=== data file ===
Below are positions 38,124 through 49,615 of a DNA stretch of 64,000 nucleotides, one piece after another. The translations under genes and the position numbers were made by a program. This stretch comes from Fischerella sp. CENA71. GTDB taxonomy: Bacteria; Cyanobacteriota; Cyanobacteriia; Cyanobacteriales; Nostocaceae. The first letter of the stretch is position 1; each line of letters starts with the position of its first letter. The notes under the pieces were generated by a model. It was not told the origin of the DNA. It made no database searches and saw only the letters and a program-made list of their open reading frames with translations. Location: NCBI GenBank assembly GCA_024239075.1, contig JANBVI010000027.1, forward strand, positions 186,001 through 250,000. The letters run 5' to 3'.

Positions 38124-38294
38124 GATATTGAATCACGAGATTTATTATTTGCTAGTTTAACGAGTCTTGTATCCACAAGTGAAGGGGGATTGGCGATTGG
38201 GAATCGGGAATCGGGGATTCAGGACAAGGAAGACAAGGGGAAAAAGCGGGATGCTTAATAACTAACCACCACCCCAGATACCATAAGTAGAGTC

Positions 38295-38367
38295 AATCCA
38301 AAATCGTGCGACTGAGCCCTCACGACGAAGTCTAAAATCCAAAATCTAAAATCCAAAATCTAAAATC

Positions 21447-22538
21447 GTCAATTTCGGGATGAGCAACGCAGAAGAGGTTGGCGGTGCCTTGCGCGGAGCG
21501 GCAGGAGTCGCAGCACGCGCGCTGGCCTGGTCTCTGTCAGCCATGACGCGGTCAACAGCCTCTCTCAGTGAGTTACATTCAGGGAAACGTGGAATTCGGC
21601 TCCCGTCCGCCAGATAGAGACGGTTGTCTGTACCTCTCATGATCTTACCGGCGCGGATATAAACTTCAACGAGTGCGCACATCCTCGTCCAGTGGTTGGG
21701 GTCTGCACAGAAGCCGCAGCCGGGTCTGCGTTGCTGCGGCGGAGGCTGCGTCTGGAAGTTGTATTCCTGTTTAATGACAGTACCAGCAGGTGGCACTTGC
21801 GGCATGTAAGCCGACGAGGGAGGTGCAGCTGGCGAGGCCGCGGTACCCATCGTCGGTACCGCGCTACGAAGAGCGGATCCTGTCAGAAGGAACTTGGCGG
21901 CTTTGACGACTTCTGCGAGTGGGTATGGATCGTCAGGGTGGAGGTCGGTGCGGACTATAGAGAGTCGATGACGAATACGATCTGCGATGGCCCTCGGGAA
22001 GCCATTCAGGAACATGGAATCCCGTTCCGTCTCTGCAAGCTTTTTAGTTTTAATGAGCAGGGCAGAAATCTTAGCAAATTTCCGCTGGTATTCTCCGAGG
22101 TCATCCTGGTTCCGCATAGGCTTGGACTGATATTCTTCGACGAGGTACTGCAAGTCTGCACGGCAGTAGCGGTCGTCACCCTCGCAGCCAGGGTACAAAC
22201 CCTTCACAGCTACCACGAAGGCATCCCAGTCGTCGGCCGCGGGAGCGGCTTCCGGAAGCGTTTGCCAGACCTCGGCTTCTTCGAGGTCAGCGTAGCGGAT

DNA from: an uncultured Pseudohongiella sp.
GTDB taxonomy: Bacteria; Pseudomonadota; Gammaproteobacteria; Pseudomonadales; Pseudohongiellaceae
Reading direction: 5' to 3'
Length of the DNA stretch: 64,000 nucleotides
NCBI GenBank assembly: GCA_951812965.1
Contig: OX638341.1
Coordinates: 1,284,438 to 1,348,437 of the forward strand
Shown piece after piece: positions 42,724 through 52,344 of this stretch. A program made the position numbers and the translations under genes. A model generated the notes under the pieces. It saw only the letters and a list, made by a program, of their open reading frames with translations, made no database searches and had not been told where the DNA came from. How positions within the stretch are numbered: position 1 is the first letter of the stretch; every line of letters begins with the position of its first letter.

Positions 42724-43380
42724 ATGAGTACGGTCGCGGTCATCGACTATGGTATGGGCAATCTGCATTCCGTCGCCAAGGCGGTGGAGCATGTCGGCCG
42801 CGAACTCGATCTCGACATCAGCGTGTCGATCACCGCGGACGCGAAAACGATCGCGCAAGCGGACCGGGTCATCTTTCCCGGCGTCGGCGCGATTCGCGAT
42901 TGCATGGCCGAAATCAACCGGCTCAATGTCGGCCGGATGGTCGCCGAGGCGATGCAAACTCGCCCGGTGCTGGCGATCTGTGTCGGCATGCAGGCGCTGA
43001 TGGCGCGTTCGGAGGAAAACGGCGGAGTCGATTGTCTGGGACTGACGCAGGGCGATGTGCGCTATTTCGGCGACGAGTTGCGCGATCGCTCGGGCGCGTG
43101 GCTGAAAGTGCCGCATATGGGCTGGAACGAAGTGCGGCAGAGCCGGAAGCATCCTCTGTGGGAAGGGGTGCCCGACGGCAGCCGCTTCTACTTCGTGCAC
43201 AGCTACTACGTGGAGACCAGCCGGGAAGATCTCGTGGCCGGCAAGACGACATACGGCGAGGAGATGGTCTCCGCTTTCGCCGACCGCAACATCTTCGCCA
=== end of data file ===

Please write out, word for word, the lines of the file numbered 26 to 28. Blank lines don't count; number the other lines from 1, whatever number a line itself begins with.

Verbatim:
Positions 42724-43380
42724 ATGAGTACGGTCGCGGTCATCGACTATGGTATGGGCAATCTGCATTCCGTCGCCAAGGCGGTGGAGCATGTCGGCCG
42801 CGAACTCGATCTCGACATCAGCGTGTCGATCACCGCGGACGCGAAAACGATCGCGCAAGCGGACCGGGTCATCTTTCCCGGCGTCGGCGCGATTCGCGAT